Hell in the Sugarhood | Urban Living

Wednesday, June 7, 2017

Hell in the Sugarhood

Posted By on June 7, 2017, 4:00 AM

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I've been hearing interesting stories lately of people who left Zion and moved to Portlandia, and are now running back here screaming, "Housing too expensive! Bad traffic!"

Yes, "crowded" is an understatement in P-Town, where there are more strip joints per capita than any other city in the United States—one per every 11,286 residents. Where you have a vegan strip club called Casa Diablo, and stripper karaoke at Devil's Point. Portland's also known for its food truck scene and the number of craft breweries in the city and the suburbs—seems like there's at least one on every block. There's an annual Naked Bike Ride with thousands of participants, and rentable goat herds that will eat your overgrown blackberry bushes to the core. The closest thing we have to Portland's Pearl District or the Hawthorne Boulevard area is the old vibe of Sugar House.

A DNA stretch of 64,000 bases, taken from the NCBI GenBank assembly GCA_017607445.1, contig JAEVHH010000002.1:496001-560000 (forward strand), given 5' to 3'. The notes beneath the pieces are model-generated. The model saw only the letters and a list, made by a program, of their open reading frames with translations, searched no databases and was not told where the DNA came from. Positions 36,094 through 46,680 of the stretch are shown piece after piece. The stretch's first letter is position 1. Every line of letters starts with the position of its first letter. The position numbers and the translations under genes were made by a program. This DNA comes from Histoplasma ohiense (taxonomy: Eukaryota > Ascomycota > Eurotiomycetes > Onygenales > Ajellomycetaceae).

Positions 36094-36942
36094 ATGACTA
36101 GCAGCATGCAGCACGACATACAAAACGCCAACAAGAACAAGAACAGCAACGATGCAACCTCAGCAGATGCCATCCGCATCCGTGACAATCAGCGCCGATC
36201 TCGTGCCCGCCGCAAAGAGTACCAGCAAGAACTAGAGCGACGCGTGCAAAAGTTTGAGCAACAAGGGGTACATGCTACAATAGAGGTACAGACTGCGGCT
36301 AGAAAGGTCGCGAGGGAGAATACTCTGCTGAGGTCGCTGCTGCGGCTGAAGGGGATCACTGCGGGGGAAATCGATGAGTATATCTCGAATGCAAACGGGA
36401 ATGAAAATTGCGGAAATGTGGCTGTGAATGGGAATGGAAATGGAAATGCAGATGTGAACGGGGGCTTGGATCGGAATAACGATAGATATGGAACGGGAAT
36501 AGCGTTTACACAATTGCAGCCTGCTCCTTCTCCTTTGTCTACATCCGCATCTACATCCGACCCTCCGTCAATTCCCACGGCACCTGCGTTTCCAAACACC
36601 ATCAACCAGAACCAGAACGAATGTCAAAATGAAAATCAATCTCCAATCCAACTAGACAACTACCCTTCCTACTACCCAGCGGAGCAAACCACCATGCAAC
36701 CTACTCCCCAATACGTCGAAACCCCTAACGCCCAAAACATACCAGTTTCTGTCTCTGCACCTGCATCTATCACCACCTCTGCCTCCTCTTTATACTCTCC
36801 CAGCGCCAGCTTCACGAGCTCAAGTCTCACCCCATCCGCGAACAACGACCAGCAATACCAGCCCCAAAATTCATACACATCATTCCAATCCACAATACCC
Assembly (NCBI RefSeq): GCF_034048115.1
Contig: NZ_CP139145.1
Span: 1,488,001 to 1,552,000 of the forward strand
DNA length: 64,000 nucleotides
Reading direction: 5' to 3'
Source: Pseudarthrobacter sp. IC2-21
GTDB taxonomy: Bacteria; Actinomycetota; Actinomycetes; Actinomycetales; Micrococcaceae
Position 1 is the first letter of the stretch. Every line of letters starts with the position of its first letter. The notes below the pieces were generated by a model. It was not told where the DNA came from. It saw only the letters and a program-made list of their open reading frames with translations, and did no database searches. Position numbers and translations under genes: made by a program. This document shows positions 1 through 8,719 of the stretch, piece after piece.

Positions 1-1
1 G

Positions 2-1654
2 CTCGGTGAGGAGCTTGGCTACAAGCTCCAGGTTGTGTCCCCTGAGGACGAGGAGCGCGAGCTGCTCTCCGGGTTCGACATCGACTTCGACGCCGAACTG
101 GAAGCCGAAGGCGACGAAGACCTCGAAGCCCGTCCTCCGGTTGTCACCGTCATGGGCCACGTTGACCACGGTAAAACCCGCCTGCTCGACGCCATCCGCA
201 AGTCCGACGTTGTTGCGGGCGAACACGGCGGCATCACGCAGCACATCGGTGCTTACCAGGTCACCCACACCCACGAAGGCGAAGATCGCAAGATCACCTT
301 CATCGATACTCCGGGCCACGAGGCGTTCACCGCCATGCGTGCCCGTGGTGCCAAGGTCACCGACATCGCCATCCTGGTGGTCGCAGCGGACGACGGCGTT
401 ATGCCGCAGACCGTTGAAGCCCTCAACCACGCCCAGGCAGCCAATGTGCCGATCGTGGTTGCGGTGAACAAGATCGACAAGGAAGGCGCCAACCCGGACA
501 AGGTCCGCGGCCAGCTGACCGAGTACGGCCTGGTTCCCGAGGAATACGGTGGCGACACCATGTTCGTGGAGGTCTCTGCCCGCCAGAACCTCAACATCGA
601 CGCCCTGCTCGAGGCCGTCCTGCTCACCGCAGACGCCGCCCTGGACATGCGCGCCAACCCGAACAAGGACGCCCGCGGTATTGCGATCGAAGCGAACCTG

I lived in the Sugarhood when I went to Westminster College and I loved the quiet little burb. There was a bar called the Sugar Bowl where Wells Fargo now stands on the corner of 2100 South and 1100 East. Certain bartenders wouldn't check your ID if you were under age. There was Franhauser Jewelry (still there), and Granite Furniture Co., where we'd buy our first TVs. Gone is the Hygia Ice Rink, where we'd party in the winter. Chick-fil-A stands there now. And the tiny Tap Room bar was bulldozed. Yes, Sugar House was a homey, walkable part of the capital city.

Now folks say the traffic there is hell, and the small-town feel is gone.

The cute former "Sugar Hole" shopping area sat as a dirt lot for years after the crash of 2008. Now, it's a six-story high-rise and it's about to double in size. A giant building went up on Wilmington Avenue (senior living apartments), and now Shopko's 9-acre block is about to be turned into three more high-rises if city planners OK the site plan.

The proposed development includes a seven-story mixed-use residential building with 180 rentals, a six-story office building and other commercial space. Not to worry. Sentinal Development architects have drawn in a clock tower on Stringham Avenue to give the area some charm. As if.

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